In view of the wrenching complexities of what has come before both in terms of the film itself and the supplements on this disc, it is a bit incongruous to see former government counterterrorism coordinators Richard Clark and Michael Sheehan and ABC news executive Christopher Isham glibly characterizing the FLN as "terrorists" in Battle of Algiers: A Case Study, a segment which examines the film in terms of global terrorism today. Calling the FLN and other similar organizations "terrorists" versus, say, "insurgents," begs the question of how terrorism is defined and who has the power to apply the label to whom. Tellingly, the debate in this segment is focused mainly on political strategies to win over local populations in the "war of ideas." Clark, Sheehan and Isham sidestep deeper and more difficult questions such as the moral legitimacy of colonial occupation and the problems of self-determination. Still, it's a fascinating document and I'm glad Criterion decided to include it.
Lastly, Gillo Pontecorvo's Return to Algiers combines documentary footage shot by Pontecorvo and his son Marco during a 1992 visit to Algiers with an interview Pontecorvo made for Italian television the same year, shortly after President Mohammed Boudiaf's assassination. In it they examine the economic problems Algeria is facing, the rise of Islamic fundamentalism, and the Algerian government's controversial decision to cancel the second round of elections in 1992 after the Islamic Salvation Front made an unexpectedly strong showing in the polls. Pontecorvo proves to be a gifted reporter, unafraid to ask difficult questions and to examine more than one side to the story, at the same time not avoiding critical judgment under the pretext of "objectivity." His uncommon intelligence makes it all the more regrettable that Pontecorvo has not made any new feature films since Ogre in 1979. The 55-page booklet accompanying the set is also full of invaluable information, though sometimes the text is a little difficult to read because of the use of colored backgrounds.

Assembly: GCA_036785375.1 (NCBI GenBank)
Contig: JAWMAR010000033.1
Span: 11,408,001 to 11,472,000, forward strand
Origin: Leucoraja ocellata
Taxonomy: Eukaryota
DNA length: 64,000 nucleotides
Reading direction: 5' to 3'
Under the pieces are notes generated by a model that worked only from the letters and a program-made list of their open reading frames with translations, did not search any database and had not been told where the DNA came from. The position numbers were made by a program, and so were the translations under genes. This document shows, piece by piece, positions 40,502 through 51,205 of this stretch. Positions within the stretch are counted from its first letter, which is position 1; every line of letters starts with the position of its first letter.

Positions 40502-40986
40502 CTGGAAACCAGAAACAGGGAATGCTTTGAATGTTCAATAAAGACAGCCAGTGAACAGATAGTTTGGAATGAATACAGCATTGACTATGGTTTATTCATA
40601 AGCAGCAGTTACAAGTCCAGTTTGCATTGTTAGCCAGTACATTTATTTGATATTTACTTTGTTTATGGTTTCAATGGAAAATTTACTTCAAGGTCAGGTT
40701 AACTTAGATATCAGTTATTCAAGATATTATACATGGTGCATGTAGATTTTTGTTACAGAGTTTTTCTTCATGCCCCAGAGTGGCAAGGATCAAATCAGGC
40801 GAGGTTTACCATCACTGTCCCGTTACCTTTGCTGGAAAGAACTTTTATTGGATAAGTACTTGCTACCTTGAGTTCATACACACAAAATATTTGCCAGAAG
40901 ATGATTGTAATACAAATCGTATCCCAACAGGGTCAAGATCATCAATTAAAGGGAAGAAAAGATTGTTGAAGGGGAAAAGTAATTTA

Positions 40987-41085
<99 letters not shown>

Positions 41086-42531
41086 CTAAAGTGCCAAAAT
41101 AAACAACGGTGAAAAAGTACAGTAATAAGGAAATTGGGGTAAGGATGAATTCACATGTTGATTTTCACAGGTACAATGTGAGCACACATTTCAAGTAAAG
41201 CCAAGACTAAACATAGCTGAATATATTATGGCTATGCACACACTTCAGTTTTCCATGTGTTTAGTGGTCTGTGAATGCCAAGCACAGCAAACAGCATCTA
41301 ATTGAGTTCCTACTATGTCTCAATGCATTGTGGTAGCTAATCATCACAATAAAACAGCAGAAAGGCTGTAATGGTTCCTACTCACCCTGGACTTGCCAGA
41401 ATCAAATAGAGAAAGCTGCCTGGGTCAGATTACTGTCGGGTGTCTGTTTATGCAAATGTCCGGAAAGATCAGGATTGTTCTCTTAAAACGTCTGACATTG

The Battle of Algiers surely counts among the most important films in the history of cinema--not only for its striking aesthetic innovations and its penetrating insights, but also for its sheer force as a political statement. Thankfully, Criterion has risen to the film's challenge with a package of outstanding quality, one that is of value both to the casual film buff and the history scholar. This set is a must-buy for anyone who wants to better understand the world we live in today.
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by James Steffen